Opinion — A garment worker’s fight for fairness
Published 1:17 pm Friday, January 28, 2022
When you do an honest day’s work you should expect an honest day’s pay as well as a safe working environment. Clara Lemlich, an immigrant from Eastern Europe, understood that sentiment. The deplorable working conditions she experienced solidified that belief.
Lemlich was born in Gorodok, Ukraine on March 28, 1886 in a Jewish family. Lemlich was raised in a predominantly Yiddish village and although her parents objected to it she learned to read Russian. The young Lemlich was very ingenuous even then sewing buttonholes and writing letters for illiterate neighbors to earn money for her books. Eventually, Lemlich adopted a socialist ideology and in 1903 immigrated with her family to the United States following organized violence called a pogrom in Kishinev. The word pogrom means “devastation” in Russian and in many of the attacks on Jews the authorities gave their full support. Once arriving in New York she obtained employment in the garment industry as a shirtwaist seamstress. The conditions in these factories were even worse than before since employers, because of the new industrialized sewing machine, demanded twice the production from the women who often had to bring their own machines to and from work. Lemlich and her coworkers suffered through long hours, low pay, little opportunity for advancement and humiliation from their supervisors.
Consequently, Lemlich had enough of this mistreatment. The tenacious activist joined the International Ladies’ Garment Workers’ Union (ILGWU) and was elected to the Local 25 ILGWU chapter’s executive board. Lemlich was well known for her leadership among the shirtwaist workers leading several strikes to organize garment workers even experiencing physical harm.
For instance, she suffered several broken ribs when her employer hired thugs to attack picketers. On Nov . 22, 1909 a large rally gathered to support the striking workers at the Triangle Shirtwaist Company and Leiserson Company. After two hours of listening to company representatives talk back and forth, Lemlich spoke up stating that the time for talk was over and a decision needed to be made to strike or not to strike. As a result about 20,000 out of 32,000 shirtwaist workers walked out which became known as the uprising of the 20,000. The strike lasted until Feb. 10, 1910 which resulted in union contracts for almost every factory except the Triangle Shirtwaist Factory.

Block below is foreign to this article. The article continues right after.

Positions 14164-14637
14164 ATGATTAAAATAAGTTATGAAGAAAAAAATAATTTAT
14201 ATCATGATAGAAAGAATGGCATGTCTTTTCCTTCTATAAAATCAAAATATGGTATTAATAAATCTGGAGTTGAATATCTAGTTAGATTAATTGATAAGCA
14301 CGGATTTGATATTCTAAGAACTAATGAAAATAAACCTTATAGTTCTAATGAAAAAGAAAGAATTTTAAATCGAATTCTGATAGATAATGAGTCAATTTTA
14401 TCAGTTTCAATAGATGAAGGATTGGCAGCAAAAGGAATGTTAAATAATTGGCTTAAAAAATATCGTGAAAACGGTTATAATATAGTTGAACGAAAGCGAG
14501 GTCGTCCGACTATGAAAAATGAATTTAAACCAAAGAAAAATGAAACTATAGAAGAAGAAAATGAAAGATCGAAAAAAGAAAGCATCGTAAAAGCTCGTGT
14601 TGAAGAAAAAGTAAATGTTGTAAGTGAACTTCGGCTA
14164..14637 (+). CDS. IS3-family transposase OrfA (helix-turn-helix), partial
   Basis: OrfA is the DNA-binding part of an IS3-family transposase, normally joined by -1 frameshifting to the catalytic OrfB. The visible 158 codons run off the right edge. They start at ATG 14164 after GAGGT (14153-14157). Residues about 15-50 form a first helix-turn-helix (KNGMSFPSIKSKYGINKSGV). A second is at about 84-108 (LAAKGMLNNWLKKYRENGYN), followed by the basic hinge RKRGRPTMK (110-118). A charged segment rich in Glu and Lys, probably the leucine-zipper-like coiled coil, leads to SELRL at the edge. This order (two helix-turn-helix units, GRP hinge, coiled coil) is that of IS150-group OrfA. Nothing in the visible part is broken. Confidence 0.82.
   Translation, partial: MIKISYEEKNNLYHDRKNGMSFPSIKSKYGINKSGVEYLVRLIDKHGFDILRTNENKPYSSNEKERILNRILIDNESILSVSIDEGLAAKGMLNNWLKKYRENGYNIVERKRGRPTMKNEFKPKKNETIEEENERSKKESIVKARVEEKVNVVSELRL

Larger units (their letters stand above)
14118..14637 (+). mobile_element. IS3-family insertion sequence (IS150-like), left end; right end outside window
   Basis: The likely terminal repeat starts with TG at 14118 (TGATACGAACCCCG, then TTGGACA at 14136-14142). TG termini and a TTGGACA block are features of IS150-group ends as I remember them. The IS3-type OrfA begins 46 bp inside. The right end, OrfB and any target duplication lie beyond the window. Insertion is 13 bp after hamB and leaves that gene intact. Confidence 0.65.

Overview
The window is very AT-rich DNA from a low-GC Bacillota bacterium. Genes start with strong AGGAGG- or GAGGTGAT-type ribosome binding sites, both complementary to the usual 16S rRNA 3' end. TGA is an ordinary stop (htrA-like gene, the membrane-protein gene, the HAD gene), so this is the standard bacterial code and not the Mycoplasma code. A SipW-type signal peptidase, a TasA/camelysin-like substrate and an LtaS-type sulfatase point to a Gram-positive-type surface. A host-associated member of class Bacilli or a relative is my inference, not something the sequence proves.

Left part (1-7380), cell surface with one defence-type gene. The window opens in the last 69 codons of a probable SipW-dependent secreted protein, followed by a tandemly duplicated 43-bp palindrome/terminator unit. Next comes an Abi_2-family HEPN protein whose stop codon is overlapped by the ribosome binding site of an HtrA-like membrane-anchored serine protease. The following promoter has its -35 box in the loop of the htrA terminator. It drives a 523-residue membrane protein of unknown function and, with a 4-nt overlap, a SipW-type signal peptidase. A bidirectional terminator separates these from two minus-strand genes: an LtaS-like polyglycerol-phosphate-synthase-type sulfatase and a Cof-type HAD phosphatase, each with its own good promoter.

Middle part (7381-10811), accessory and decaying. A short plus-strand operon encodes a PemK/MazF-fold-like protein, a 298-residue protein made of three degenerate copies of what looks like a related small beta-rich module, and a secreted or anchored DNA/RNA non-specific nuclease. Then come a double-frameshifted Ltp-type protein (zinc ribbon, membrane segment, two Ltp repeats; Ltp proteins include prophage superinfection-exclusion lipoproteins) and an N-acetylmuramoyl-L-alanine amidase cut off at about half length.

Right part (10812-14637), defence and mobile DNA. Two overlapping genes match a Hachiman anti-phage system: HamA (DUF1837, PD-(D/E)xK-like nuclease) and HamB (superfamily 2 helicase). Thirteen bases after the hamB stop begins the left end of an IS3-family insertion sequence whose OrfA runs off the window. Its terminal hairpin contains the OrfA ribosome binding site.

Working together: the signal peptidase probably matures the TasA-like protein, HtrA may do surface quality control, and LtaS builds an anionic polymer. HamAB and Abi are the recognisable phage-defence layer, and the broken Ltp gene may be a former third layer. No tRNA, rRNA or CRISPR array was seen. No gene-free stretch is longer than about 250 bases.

What happened next would solidify for Lemlich the importance of safety in the workplace and it would prove personal for her. On March 25, 1911 at 4:40 p. m. a fire broke out at the Triangle Shirtwaist Factory in the Asch Building in New York City, claiming the lives of 146 souls; the youngest were 14 years old. Clara had a cousin who was an employee there. Some burned to death while others jumped from the building to escape the flames. Many hazards could have been avoided if the owners would have put people’s lives over profits. Disasters will happen when you have combustible materials in the workplace and locked exit doors preventing an escape if necessary. Over the years organizations such as the American Society of Safety Engineers (ASSE) and Occupational Safety and Health Act (OSHA) have been established to ensure workplace safety. The above disaster coined the word “sweatshop”.
Moreover, Lemlich established the Wage Earner’s Suffrage League which advocated for fair pay for working class women. Lemlich found time for a personal life marrying Joe Shavelson in 1913 baring him three children Irving, Martha and Rita. The family relocated to East New York and later Brighton Beach and Lemlich continued her activist work. In 1951 Joe passed away and Lemlich retired in 1954 from the garment industry. In 1960 she married Abe Goldman and the couple were married for seven years until his death in 1967. After Abe’s death she moved to California to be near her children. She spent her remaining days at the Jewish Home for the Aged in L. A. While there her community organization skills prevailed persuading the personnel to organize.
Lemlich died at the age of 96 on July 12, 1982 in Los Angeles. Her spitfire attitude never waivered in her quest to fight for fair wages and safe conditions to produce the work employers required. Even when faced with physical assaults she journeyed on like the brave soldier for change that she was. That strength has been present throughout the generations.
Judy Moore, tour guide at The Central High Museum lives in Wylliesburg and can be reached at email@example.com.